On the evening of 15 July 2016, in the midst of the attempted coup d’etat, Turkey’s President Recep Tayyip Erdoğan landed in Istanbul’s Atatürk Airport after flying in from the holiday resort of Marmaris. His flight across the country may well have been a tense one as the Associated Press (AP) reported that his jet had been tailed by rogue F-16 jets. However, once on the ground, Erdoğan was met, not by putschist soldiers ready to lead him away in handcuffs, but throngs of supporters whom he addressed in his usual bellicose and belligerent style. Perhaps most striking in his address was his description of the attempted coup, which his government blamed on the "parallel state," a code word for the supporters of exiled Turkish cleric Fethullah Gülen, as a ‘gift from god’. With Turkish soldiers still holding key points in Istanbul this was a striking choice of words. However, as the dust settled and rogue military units melted away in the face of the Justice and Development Party (AKP) supporters that the president exhorted to take to the streets, it seems that the surreal events of 15 July were indeed a "gift from God."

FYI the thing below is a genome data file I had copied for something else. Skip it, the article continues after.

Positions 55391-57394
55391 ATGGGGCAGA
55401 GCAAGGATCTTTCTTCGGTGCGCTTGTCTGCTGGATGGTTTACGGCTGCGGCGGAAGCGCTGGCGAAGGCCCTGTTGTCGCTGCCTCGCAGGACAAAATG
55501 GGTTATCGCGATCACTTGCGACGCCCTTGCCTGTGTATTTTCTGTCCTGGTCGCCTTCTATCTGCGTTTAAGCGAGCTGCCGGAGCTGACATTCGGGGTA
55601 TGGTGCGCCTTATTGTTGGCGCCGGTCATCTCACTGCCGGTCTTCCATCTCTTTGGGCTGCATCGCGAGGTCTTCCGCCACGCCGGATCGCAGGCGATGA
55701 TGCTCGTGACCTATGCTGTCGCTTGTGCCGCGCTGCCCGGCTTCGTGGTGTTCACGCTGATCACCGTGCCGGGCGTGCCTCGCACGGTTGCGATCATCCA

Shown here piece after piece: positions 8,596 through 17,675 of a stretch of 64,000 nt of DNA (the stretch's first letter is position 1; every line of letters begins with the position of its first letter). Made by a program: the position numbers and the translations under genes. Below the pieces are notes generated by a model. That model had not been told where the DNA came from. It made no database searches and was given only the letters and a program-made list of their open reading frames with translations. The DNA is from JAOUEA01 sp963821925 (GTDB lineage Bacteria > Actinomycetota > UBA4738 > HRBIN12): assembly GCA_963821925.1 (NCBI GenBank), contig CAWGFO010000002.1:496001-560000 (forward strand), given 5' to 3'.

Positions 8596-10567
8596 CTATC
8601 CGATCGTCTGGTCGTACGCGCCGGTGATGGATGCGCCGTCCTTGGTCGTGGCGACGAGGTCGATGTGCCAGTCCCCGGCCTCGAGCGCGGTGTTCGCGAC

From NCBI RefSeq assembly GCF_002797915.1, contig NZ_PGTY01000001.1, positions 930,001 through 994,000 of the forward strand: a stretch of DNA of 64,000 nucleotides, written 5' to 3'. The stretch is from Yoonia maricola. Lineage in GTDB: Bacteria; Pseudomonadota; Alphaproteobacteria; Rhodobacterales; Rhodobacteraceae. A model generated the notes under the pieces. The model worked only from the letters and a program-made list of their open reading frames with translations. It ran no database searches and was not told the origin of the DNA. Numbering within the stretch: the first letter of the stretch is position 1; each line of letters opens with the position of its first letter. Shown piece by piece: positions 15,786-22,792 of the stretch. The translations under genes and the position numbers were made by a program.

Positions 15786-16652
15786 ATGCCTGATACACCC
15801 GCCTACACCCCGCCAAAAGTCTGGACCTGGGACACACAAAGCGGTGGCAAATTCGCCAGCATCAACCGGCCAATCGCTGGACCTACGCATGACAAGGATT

At first glance, the abortive coup looked like an amateurish affair; a throwback to the days when rolling a few tanks through the streets and taking over the state broadcaster would be enough to bring down an elected government. Subsequent information, which is still difficult to verify, suggests that the affair was far more organized than first assumed, enjoying serious support in from various sections of the Turkish armed forces, most notably the air force. Indeed, it seems that one of the primary reasons for the failure of the putsch was the fact that the Turkish intelligence services uncovered the plot at the eleventh hour forcing the anti-Erdoğan officers to act before they were ready. Thus Erdoğan was able to address the public via FaceTime on CNN Turk, calling them onto the streets to defend the government. Sporadic fighting ensued as many ordinary Turks took to the streets to face down the military. At the vanguard of this struggle, which left hundreds dead on both sides, were supporters of president pro-Erdoğan. By Saturday morning, police backed by large crowds as well as what was increasingly looking like pro-Erdoğan lynch mobs–his "greenshirts"–had ensured that the government would not be overthrown. Subsequently, the internet was inundated with picture after picture (some of which have been doctored) of ‘greenshirt’ gangs beating, garrotting and, according to some sources, decapitating Turkish conscripts who had participated in the coup. This was followed by videos and pictures of generals, admirals and other ranked officers–many of whom looked like they had also suffered a beating–being lined up and having their mugshots taken by the Turkish police.